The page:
4. #3
    Join Date
    May 2011
    Location
    Algoma District Northern Ontario, Canada
    Posts
    4,577

    Default Re: Making splits with caged queens

    Bee numbers too low to control hive temperature. They have to bring in water and fan it off for evaporative cooling. If the wax is collapsing it is too hot for brood. Your method of populating the frames and moving the splits a short distance may have lost all the flying bees.

    My son makes many splits just as you describe but much much cooler climate.
    Frank

  5. #4
    Join Date
    Feb 2007
    Location
    Lincolnton, NC
    Posts
    1,467

    Default Re: Making splits with caged queens

    have you checked for queen cells?
    Lawrence Heafner
    15 hives; 17 years; TF for 12; Zone 7B

  6. #5
    Join Date
    Mar 2003
    Location
    Lima, Ohio, USA
    Posts
    760

    Default Re: Making splits with caged queens

    Candy can be a very imperfect timing mechanism for releasing a queen. They can sometimes get though it in a less than a day, and sometimes never quite get though it. My perfered method is to not remove the cork, but to check in 3 days and manually release if they aren't still trying to ball or chew on the cage. If she isn't accepted yet, I try again in a day or two. It's much more reliable as it doesn't depend on the timing of the candy, or the variables of queen acceptance. It also lets you react more quickly if the queen happens to die in the cage.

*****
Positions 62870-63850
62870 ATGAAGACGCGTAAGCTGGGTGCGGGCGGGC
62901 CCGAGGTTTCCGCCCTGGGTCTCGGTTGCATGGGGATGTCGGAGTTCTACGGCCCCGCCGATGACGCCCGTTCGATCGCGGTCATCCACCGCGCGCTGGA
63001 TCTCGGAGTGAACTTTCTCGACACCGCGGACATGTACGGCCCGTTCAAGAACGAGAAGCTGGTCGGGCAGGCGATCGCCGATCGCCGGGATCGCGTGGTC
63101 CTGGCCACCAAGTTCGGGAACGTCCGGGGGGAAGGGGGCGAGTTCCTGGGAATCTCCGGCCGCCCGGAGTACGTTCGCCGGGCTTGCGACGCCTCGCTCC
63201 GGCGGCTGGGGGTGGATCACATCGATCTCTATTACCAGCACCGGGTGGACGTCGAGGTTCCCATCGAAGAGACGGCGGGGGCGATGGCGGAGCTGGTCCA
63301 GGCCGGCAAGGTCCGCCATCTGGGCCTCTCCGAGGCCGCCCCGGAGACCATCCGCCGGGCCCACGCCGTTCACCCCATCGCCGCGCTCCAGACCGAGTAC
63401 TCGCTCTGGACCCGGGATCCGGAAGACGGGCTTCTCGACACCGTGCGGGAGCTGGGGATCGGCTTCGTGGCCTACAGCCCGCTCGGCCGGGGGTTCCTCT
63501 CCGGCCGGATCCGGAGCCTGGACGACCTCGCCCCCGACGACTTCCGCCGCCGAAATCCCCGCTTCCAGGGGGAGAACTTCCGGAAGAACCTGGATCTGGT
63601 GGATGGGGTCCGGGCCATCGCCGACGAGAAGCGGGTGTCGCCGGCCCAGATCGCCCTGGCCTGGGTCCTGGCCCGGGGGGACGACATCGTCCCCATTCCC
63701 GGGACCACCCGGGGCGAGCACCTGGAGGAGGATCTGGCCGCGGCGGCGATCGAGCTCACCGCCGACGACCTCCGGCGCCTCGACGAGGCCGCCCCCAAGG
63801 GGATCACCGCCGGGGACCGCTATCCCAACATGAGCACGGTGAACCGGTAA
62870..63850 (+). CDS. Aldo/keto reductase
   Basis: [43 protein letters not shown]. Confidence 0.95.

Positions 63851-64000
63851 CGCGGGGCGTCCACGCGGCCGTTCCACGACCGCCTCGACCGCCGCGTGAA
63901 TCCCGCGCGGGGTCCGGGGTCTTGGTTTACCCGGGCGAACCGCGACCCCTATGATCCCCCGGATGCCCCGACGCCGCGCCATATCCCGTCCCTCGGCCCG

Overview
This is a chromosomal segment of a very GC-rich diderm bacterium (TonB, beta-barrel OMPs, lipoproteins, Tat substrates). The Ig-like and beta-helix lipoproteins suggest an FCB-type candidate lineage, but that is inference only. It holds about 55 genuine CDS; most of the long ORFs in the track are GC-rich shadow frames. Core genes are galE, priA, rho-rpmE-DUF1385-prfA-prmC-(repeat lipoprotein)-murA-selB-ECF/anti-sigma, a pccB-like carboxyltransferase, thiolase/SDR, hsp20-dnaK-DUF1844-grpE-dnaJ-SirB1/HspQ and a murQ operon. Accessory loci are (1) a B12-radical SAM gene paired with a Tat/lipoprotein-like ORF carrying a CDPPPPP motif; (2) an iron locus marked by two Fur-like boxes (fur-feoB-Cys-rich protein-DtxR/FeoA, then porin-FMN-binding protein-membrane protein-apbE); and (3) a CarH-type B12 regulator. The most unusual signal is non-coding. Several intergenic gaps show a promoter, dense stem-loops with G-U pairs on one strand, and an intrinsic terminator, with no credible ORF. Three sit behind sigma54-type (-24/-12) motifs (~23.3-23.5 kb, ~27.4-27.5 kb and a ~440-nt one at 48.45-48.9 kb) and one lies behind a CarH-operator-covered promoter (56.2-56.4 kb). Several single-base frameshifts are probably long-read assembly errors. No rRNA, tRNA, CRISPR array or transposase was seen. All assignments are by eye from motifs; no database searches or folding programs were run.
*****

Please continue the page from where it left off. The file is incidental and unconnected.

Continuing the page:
After release, we then generally check the hive in a week to make sure she is laying and they arent still trying to build queen cells. Sometimes a caged queen may take a few days to begin laying, but in a week, she certainly should be.

    If you do rely on the candy for release, it doesn't hurt to check back in 3-4 days just to make sure she is out. It's a quick check and doesn't require pulling frames.

    However, as others have said, you likely had a temperature issue which complicated things. Typically not something I see in my area either.

  7. #6
    Join Date
    Mar 2018
    Location
    Reno, Nevada, USA
    Posts
    4

    Default Re: Making splits with caged queens

    Thanks for the replies! Yes, we will for sure be checking back next time and not let them go more than 3 days before checking. No there weren't any sign of queen cells. The bees that were in there didn't make it. It was a mess. We don't recall coming across ANY information about not doing splits when temps were too high but that makes a lot of sense and I do think that was probably it. There may have been a little robbing but we did have the entrance reduced pretty small. So many possible variables to account for. We will wait for spring and try again as I believe we can meet the above mentioned criteria if our hives make it through winter. Thanks for the insight.

  8. #7
    Join Date
    May 2002
    Location
    San Mateo, CA
    Posts
    6,739

    Default Re: Making splits with caged queens

    I agree:
    Move splits two miles to retain population
    Place in shade as to not overheat
    prevent robbing
    manual release queens after three days

    I have two way queen castles on division screens to allow small entrances with good ventilation. For queen cells the foam mating nucs are well ventilated and insulated for hot climate queen rearing.